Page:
Tag Archives: liberal

Do Not Believe These People!

If you see any of the following individuals being quoted by your liberal friends, laugh at them. All of these folks are all in collusion with one another. They will write stories to back one another up, to make their lies seem more factual than they really are. They receive their marching orders from David Axelrod, George Soros, and the other propagandists in the Obama administration and cannot be trusted to tell the truth.

The reason I am posting this list is I saw one liberal website (Boingboing) posting something as truth, as reported from Think Progress, who had quoted Politico. Not a shred of truth in all of it. Now, we have a Politico piece attacking Rick Perry for being stupid. Just to remind readers, I had grades as bad as Perry my first two years of school, yet I qualify for MENSA. Grades do not equal intelligence in any way, shape, or form. Grades mean you attended class and can take tests. I didn't attend class because I would have been classified as having ADHD if such was tested for when I went to school. Perry looks to have a few of those similar traits to myself, and I know GWB does.

Here is the list of journalists to ridicule as being tools (those in bold are quoted most often by the others):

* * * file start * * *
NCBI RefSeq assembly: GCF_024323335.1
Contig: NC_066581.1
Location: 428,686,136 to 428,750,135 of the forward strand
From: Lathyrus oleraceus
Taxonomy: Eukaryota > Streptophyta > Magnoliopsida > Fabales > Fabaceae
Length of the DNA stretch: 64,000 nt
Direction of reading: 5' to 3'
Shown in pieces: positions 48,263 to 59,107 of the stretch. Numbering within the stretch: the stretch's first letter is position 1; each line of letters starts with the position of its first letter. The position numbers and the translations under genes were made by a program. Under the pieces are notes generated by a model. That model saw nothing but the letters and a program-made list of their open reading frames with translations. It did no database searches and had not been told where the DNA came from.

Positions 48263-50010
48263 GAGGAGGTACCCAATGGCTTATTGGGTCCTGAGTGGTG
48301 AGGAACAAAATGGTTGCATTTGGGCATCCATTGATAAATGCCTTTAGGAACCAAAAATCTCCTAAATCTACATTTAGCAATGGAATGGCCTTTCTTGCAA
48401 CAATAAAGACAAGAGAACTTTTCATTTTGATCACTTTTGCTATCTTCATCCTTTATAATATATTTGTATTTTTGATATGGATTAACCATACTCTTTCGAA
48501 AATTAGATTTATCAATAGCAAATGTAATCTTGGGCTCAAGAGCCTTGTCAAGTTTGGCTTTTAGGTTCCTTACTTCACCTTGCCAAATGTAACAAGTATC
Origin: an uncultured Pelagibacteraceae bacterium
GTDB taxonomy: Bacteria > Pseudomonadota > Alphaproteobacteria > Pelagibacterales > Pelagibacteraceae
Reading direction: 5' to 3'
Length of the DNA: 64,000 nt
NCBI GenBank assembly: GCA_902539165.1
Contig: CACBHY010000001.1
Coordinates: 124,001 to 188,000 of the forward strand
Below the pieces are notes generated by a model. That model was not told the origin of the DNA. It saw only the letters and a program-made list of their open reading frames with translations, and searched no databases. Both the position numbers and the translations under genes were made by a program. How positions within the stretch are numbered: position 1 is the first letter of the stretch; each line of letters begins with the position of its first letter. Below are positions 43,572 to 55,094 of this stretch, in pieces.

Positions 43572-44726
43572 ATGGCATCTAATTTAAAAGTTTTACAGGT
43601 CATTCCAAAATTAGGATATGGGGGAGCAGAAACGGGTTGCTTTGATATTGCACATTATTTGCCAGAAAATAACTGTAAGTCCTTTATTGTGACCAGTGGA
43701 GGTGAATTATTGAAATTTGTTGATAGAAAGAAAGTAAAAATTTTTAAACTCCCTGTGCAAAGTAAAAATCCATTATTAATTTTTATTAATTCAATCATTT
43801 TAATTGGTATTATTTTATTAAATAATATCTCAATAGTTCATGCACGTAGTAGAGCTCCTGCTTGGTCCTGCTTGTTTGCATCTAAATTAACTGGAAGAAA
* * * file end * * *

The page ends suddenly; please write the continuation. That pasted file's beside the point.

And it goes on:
1. Spencer Ackerman – Wired, FireDogLake, Washington Independent, Talking Points Memo, The American Prospect
  2. Thomas Adcock – New York Law Journal
  3. Ben Adler – Newsweek, POLITICO
  4. Mike Allen – POLITICO
  5. Eric Alterman – The Nation, Media Matters for America
  6. Marc Ambinder – The Atlantic
  7. Greg Anrig – The Century Foundation
  8. Ryan Avent – Economist
  9. Dean Baker – The American Prospect
  10. Nick Baumann – Mother Jones
  11. Josh Bearman – LA Weekly
  12. Steven Benen – The Carpetbagger Report
  13. Ari Berman – The Nation
  14. Jared Bernstein – Economic Policy Institute
  15. Michael Berube – Crooked Timer, Pennsylvania State University
  16. Brian Beutler – The Media Consortium
  17. Lindsay Beyerstein – Freelance journalist